Background: Anti-neutrophil cytoplasmic antibody (ANCA)-associated vasculitides (AAV) can lead to end-stage renal disease in patients with renal involvement.
Objective: This study evaluated the survival of AAV patients on chronic dialysis in France.
Methods: Between 2002 and 2011, a total of 425 AAV patients started chronic dialysis and were registered in the Renal Epidemiology and Information Network. We analysed survival censored for renal transplantation, recovery of renal function and loss to follow-up. AAV patients were compared with 794 matched non-AAV patients on chronic dialysis.
Results: A total of 166 (39%) patients with microscopic polyangiitis and 259 (61%) patients with granulomatosis with polyangiitis were registered. Within a median follow-up of 23 months, 58 (14%) patients received a renal allograft and 19 (4%) recovered renal function. Median survival on dialysis was 5.35 years (95% CI, 4.4–6.3) and survival rates at 3 months, 1, 3 and 5 years were 96%, 85%, 68% and 53%, respectively. A total of 143 (41%) patients died after a median of 16 months. Causes of death were cardiovascular (29%), infections (20%), malnutrition (13%), malignancies (4%), AAV relapse (2%), miscellaneous (14%) and unknown (18%). Multivariate logistic regression identified three independent risk factors associated with AAV patients’ mortality: age (HR = 1.05/year, P < 0.001), peripheral artery disease (HR = 2.62, P = 0.003) and frailty (HR = 2.43, P < 0.001). Survival of AAV patients did not differ from non-AAV controls, but infectious mortality was higher in AAV patients (20% vs. 8%, P < 0.001).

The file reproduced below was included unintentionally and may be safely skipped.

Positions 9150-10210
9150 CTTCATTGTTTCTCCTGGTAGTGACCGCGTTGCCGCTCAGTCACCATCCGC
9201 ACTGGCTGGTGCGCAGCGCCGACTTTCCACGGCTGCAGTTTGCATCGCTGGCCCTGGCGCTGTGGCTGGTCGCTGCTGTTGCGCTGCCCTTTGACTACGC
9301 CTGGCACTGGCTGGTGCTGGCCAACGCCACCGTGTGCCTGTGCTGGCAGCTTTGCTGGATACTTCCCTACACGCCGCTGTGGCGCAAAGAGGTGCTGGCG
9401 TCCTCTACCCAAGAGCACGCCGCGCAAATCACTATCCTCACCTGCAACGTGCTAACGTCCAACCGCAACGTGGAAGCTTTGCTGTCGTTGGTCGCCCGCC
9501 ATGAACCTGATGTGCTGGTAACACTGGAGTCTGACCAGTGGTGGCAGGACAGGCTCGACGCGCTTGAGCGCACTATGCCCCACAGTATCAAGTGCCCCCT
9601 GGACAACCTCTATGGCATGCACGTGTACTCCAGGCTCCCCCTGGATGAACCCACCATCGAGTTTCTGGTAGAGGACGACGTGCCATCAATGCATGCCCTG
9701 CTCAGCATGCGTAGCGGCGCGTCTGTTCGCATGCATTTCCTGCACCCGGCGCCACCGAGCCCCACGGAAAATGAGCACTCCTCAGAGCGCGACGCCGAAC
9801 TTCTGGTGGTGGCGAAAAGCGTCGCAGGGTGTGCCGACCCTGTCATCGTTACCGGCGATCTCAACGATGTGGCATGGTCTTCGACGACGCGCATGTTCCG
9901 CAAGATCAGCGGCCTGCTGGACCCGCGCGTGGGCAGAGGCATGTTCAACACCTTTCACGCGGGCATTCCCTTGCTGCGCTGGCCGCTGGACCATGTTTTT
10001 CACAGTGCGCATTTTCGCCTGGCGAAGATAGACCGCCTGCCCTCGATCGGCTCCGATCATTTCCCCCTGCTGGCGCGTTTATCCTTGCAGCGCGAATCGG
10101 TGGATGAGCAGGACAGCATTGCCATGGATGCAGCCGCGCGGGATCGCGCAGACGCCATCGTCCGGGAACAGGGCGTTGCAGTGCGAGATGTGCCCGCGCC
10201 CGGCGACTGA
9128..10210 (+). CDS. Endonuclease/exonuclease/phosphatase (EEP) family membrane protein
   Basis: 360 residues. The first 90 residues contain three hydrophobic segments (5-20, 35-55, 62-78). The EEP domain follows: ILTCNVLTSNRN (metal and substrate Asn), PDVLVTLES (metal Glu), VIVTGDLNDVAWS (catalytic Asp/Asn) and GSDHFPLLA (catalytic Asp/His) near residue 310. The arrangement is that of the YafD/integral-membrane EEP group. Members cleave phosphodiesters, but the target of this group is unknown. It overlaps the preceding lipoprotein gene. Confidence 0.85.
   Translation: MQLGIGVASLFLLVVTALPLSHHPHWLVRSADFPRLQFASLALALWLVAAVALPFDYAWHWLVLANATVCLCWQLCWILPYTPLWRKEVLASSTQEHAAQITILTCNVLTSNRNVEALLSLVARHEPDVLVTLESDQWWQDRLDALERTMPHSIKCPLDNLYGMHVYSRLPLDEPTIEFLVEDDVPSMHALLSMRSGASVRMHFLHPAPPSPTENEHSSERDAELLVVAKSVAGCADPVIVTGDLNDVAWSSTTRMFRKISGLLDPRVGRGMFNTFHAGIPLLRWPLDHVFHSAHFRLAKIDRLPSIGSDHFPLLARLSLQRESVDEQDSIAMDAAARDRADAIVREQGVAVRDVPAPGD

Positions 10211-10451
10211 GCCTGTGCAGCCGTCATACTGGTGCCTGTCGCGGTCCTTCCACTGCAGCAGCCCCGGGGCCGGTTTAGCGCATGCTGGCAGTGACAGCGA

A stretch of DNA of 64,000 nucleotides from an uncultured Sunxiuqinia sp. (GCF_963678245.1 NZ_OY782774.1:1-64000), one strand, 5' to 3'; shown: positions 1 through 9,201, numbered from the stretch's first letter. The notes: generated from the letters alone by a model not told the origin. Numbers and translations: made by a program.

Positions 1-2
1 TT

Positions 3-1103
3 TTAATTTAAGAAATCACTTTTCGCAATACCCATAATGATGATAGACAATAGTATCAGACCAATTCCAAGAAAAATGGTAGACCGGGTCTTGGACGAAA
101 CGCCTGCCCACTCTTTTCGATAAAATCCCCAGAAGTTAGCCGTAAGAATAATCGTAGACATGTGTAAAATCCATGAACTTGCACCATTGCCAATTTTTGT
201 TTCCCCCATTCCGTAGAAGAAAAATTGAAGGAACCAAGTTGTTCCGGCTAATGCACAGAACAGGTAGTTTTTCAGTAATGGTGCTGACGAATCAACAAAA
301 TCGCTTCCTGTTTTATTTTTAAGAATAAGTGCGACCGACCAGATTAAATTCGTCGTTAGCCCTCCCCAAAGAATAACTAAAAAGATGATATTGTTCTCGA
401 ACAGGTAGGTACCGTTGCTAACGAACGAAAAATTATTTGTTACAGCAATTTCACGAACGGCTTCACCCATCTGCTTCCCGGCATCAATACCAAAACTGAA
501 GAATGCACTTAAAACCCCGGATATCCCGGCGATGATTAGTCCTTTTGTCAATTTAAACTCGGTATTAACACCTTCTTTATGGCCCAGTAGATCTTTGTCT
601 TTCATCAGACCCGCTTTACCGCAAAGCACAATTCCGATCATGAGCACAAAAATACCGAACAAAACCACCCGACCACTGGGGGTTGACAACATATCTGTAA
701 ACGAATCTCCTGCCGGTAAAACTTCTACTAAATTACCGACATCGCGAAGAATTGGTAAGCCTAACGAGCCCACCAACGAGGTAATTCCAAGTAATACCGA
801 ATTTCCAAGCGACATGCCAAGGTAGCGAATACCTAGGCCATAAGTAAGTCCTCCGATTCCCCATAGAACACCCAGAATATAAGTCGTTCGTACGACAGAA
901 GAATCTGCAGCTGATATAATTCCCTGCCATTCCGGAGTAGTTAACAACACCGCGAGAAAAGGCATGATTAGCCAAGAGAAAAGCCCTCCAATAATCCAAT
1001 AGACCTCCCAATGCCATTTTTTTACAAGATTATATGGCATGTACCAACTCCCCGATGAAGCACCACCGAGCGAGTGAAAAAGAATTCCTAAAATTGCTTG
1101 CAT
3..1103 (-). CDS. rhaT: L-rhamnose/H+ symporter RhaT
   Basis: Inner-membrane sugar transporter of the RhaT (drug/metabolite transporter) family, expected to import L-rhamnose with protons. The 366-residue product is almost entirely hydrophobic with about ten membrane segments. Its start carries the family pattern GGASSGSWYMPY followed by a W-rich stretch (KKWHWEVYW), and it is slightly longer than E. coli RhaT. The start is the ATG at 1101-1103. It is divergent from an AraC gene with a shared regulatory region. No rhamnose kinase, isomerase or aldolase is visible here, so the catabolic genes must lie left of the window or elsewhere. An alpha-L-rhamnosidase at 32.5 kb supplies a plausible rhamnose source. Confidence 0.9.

Conclusion: Survival of AAV patients in chronic dialysis, although poor, was comparable to survival of non-AAV controls on dialysis. There was a similar burden of cardiovascular mortality, but higher infectious mortality.